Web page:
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CONTENTS - TM-5-4210-230-14P-1_962
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MAINTENANCE - TM-5-4210-230-14P-1_965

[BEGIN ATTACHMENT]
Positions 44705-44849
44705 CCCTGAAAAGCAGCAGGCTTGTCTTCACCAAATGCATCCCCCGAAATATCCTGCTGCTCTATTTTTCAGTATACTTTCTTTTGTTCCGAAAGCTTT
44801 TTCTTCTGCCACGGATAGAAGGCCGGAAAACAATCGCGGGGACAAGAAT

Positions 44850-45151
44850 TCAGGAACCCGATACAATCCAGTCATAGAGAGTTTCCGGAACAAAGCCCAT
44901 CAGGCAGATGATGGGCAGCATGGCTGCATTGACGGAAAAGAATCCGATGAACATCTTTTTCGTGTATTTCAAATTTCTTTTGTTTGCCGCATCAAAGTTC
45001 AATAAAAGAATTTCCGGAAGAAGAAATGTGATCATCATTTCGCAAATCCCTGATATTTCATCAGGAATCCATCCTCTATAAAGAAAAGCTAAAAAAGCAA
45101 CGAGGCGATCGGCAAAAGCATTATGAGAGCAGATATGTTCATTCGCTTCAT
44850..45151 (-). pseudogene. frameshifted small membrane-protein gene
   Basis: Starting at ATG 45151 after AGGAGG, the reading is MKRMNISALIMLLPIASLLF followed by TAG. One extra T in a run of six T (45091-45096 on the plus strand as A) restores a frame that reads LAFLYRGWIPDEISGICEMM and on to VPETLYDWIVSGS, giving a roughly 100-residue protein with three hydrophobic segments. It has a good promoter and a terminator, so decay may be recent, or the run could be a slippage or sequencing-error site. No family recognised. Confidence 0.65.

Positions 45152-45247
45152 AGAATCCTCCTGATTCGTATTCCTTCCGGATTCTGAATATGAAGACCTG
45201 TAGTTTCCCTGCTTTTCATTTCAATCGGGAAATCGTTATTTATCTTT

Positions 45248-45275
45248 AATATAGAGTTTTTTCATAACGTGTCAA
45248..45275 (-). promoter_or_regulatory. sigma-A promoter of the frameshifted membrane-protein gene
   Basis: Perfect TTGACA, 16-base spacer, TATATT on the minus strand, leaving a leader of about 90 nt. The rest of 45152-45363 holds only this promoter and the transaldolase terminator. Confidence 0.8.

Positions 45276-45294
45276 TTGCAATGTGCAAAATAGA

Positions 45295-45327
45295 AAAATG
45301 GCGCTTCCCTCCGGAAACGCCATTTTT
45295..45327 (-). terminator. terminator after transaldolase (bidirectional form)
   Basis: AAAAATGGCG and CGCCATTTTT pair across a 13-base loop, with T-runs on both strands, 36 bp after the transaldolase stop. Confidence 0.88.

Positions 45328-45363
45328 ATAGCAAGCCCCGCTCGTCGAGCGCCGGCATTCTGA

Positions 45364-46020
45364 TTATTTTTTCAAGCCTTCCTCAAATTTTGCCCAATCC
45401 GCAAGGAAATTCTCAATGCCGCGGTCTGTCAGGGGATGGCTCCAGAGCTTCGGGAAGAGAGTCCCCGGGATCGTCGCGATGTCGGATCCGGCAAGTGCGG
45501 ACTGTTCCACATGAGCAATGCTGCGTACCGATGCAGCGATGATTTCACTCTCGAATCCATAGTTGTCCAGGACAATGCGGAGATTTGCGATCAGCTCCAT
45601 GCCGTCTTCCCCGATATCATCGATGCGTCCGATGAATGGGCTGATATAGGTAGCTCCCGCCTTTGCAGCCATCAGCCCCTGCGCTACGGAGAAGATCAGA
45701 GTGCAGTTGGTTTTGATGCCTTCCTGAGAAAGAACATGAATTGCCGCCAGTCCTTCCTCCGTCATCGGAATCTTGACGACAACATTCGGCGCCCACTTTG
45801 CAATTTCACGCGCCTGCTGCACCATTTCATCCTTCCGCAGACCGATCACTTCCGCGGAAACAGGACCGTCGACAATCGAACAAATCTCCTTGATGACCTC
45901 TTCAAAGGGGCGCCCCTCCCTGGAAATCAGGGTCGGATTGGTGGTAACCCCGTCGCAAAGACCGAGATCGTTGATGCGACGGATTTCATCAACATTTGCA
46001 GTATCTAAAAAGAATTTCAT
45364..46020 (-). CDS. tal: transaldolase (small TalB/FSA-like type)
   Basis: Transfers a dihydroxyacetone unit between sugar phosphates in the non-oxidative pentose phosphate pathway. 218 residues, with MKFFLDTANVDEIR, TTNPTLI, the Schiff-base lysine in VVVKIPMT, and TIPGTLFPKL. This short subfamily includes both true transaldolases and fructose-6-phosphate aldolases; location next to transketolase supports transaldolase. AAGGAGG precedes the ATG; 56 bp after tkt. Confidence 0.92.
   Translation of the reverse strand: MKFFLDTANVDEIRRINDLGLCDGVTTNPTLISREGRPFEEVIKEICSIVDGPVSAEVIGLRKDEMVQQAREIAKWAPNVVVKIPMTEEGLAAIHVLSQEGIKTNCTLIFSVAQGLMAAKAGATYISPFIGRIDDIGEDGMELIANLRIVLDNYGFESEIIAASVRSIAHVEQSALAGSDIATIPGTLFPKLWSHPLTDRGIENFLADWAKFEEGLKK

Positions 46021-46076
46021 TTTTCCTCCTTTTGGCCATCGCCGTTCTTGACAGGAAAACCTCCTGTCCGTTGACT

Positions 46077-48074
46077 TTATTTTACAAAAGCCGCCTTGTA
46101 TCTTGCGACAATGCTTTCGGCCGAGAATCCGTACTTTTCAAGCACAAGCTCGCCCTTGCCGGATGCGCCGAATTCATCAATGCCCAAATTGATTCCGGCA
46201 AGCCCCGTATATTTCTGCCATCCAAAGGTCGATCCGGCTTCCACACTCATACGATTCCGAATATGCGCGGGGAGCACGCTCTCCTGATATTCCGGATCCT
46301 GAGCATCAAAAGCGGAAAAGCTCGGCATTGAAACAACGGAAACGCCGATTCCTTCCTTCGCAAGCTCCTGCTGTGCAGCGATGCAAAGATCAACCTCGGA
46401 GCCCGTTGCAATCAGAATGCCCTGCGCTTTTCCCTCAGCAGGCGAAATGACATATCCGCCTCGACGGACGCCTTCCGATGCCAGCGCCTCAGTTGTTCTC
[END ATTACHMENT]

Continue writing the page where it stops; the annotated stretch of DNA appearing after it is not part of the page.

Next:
TRUCK SERVICE MANUAL TM 5-4210-230-14&P-1 SPRING ASSEMBLIES DESCRIPTION Constant Rate Constant rate springs are leaf-type spring assemblies that have a constant rate of deflection.  For example,    if    227    Kg    (500    lbs.)    deflect    the    spring assembly 2.54 cm (1 in.), then 454 Kg (1000 lbs.) would deflect the same spring assembly 5.08 cm (2 in.).  Thus, the rate of deflection is constant. Constant rate springs are mounted to the axle with U-bolts,  nuts  and  lock  washers.  The  front  end  of  the spring is mounted to a stationary bracket while the rear end  of  the  spring  is  mounted  to  a  spring  shackle.    The shackle   allows   for   variations   in   spring   length   during compression and rebound of the spring. This type of spring assembly is used in both front and rear axle applications on IH vehicles. Figs.  1 and 2 show typical views of constant rate spring assembly applications. Fig.  1 Front Axle Application (Constant Rate) Fig.  2 Rear Axle Application (Constant Rate) Taper Leaf Taper  leaf  springs  are  leaf  type  spring  assemblies  that have spring leafs which are thicker in the center than the ends.    This  design  results  in  a  fewer  number  of  leafs which   provides   lighter   weight   and   softer   ride   due   to lower inner leaf friction. Taper leaf springs are mounted to the axle with U- bolts,   nuts   and   lock   washers.      The   front   end   of   the spring is mounted to a stationary bracket while the rear end  of  the  spring  is  mounted  to  a  spring  shackle.    The shackle   allows   for   variations   in   spring   length   during compression and rebound of the spring. Taper  leaf  spring  assemblies  are  used  on  front axles only.  Figure 3 illustrates a Taper leaf assembly. Fig.  3 Taper Leaf Spring Assembly Auxiliary Springs Auxiliary  springs  are  leaf-type  spring  assemblies usually   mounted   on   top   of   the   vehicle   rear   spring assemblies.    Auxiliary  springs  are  only  used  when  the vehicle   is   under   heavy   load.      The   auxiliary   spring assumes part of the load by contacting special brackets attached  to  frame  rail  slides  when  the  load  is  sufficient to  compress  the  vehicle  rear  spring  assemblies  to  the point of contact. Fig.  4 illustrates an auxiliary spring assembly. Fig.4  Auxiliary Spring Assembly Progressive (Vari-Rate) Progressive (Vari-rate) springs are leaftype spring assemblies  with  a  variable  deflection  rate  obtained  by varying   the   effective   length   of   the   spring   assembly. This  is  accomplished  by  using  a  cam-type  bracket.  As the spring assembly deflects, the point of contact on the bracket moves toward the center of the spring assembly shortening the effective length, Figure 5. Vari-rate   spring   assemblies   also   incorporate   a progressive feature in that the bottom spring leaves are separated at the ends. CTS-2680S  Chapter I  Page 3 PRINTED IN UNITED STATES OF AMERICA

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